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John J. Suhr House
John J. Suhr House.jpg
Location 121 Langdon St., Madison, Wisconsin
Area 0.2 acres (0.081 ha)
Built 1902
Architect John Nader
Architectural style Second Empire
NRHP reference No. 82000660
Added to NRHP June 17, 1982

The John J. Suhr House is a historic house located on Langdon Street, Madison, Wisconsin, United States.

History

Built in 1886, the house was admitted to the National Register of Historic Places listings in Dane County, Wisconsin on June 17, 1982. The residence was built in the French Second Empire architectural style by the local prominent architect Captain John Nader, who also designed Holy Redeemer Catholic Church (1869), St. Patrick's Catholic Church (1888–89), the Suhr Bank Building (1887), and the city's first sewer system. The house features a mansard roof, stone window trim and fancy woodwork on the bays. Additional construction occurred in 1902.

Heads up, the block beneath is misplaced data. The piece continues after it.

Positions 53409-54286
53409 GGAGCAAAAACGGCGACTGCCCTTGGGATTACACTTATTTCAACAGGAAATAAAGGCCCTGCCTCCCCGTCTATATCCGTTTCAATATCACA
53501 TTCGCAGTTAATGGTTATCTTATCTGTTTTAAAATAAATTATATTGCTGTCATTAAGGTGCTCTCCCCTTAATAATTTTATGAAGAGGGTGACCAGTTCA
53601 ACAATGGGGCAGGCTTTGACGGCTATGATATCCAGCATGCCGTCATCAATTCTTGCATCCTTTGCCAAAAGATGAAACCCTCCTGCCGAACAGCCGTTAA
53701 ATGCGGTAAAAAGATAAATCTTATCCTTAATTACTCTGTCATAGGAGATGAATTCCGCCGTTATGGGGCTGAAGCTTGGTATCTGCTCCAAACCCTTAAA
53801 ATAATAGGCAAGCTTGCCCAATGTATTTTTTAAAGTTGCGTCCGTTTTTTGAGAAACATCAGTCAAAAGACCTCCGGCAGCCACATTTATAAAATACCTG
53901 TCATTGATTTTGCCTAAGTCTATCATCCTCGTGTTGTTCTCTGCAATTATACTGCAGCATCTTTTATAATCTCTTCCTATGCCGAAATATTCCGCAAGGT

The house's first owner, John J. Suhr, was certainly an example of the American dream. He was born in Bremen, Germany, in 1836 and immigrated to Madison in 1857. He worked as a bookkeeper in the State Bank until 1871, when he founded the German Bank. He changed the name of the bank to the German-American Bank in 1885. This change represented the community bonds that were forming across nationalistic lines. Shortly thereafter, he had the honor of entertaining President Grover Cleveland. John J. Suhr died in 1901. His family owned and resided in the Suhr House for two generations until the death of John J. Suhr's son, John J. Suhr, Jr., in 1957.

The house currently serves as student housing in what has become a boisterous off-campus neighborhood. The houses on Langdon Street have been converted from mostly single family homes to sorority and fraternity residences and student housing.

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